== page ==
[an error occurred while processing this directive]
BBC News
watch One-Minute World News
Last Updated: Wednesday, 11 February, 2004, 20:05 GMT
Greenspan calls for budget balance
Alan Greenspan is confident of continuing economic recovery
Federal Reserve chairman Alan Greenspan has painted an upbeat picture of the US economy, at the same time as cautioning against the spiralling budget deficit.

Presenting the twice-yearly central bank report, he predicted that the US economy will grow between 4% and 5% in 2004, up from previous estimates.

Yet he also warned that the country's vast - and seemingly ever-growing - budget deficit could pose a problem in both the short and long terms.

He called for more budget balance.

Mr Greenspan told a House of Representatives panel that the runaway budget deficit - a political hot potato in this year of presidential election - could create serious fiscal difficulties when the 'baby-boom' generation retires.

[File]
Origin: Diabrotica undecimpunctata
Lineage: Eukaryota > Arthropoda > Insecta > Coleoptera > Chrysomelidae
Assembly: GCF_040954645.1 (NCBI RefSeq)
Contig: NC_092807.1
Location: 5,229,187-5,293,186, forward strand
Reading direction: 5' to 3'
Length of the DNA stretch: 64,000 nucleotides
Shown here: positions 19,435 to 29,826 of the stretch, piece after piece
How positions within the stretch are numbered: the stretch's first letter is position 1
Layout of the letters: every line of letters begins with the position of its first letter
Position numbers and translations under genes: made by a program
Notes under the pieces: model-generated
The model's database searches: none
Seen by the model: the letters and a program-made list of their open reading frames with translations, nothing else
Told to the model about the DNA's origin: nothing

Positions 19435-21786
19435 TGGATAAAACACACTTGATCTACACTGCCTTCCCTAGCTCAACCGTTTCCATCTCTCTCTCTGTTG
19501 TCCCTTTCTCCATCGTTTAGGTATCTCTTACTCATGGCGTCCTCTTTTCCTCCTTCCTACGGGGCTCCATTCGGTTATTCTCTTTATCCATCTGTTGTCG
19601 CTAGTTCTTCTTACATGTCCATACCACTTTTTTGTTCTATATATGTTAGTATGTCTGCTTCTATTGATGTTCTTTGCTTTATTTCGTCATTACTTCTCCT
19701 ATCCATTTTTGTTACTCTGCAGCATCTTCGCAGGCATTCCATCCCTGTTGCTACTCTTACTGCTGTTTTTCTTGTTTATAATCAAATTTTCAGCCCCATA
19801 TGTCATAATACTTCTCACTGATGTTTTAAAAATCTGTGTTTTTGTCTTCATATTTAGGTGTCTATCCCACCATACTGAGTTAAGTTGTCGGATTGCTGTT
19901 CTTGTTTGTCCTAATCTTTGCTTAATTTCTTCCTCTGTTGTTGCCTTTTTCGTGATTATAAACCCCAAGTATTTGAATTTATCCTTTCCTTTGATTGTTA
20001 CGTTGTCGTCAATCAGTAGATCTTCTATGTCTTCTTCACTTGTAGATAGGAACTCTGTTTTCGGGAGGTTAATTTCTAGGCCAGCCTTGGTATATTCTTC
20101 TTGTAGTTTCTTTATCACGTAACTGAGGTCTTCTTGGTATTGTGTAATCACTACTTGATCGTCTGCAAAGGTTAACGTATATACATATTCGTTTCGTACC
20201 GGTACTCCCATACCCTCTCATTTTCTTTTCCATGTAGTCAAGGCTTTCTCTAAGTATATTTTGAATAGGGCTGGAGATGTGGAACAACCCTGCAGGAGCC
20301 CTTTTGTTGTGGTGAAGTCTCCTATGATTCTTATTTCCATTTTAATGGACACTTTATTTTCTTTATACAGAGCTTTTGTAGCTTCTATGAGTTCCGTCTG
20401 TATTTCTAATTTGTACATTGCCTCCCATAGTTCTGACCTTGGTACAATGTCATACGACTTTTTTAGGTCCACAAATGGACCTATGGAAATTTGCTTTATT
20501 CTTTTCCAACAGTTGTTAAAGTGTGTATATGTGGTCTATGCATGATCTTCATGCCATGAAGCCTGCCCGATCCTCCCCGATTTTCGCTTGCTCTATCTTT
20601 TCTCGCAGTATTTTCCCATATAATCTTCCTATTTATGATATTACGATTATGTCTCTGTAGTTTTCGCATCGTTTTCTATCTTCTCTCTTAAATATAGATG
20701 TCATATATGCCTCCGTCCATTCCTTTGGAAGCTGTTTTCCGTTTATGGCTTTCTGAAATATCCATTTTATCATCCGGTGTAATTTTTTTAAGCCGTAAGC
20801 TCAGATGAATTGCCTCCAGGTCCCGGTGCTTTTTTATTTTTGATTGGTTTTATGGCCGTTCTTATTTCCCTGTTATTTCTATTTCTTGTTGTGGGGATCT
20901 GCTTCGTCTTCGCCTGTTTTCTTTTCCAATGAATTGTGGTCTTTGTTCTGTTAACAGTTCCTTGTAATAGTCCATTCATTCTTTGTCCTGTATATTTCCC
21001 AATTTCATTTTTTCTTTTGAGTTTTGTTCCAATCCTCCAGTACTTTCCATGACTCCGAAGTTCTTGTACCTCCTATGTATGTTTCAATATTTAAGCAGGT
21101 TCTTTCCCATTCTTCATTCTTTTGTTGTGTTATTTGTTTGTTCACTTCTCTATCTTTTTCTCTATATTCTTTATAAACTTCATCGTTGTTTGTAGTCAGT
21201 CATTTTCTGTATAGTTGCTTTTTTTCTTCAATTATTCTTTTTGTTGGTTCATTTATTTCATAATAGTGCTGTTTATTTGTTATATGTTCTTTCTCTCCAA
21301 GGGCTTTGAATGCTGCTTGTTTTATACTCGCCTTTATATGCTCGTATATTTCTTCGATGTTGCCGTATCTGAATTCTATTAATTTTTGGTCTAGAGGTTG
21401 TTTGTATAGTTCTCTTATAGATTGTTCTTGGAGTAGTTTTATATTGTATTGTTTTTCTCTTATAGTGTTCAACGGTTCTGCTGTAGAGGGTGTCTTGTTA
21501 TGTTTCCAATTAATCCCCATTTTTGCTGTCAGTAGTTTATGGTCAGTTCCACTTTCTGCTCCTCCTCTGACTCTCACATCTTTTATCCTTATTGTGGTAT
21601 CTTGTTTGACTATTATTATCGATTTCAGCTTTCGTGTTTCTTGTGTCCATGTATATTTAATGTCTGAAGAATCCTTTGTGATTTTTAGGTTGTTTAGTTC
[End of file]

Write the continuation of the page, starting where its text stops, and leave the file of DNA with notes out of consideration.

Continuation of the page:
'Vigorous expansion'

"The longer we wait before addressing these imbalances, the more wrenching the fiscal adjustment ultimately will be," he said.

"Such a development could constrain investment and other interest-sensitive spending and thus undermine the private capital formation that is a key element in our economy's growth potential."

But moving back to the immediate picture for 2004, Mr Greenspan was rather bullish.

"Looking forward, the odds of sustained robust growth are good, although as always, risks remain," he said.

Mr Greenspan added: "Last year appears to have marked a transition from an extended period of subpar economic performance to one of more vigorous expansion."

And while he admitted that "progress in creating jobs has been limited", he predicted this was about to change.

The BBC is not responsible for the content of external internet sites


News Front Page | Africa | Americas | Asia-Pacific | Europe | Middle East | South Asia
UK | Business | Entertainment | Science/Nature | Technology | Health
Have Your Say | In Pictures | Week at a Glance | Country Profiles | In Depth | Programmes
Americas Africa Europe Middle East South Asia Asia Pacific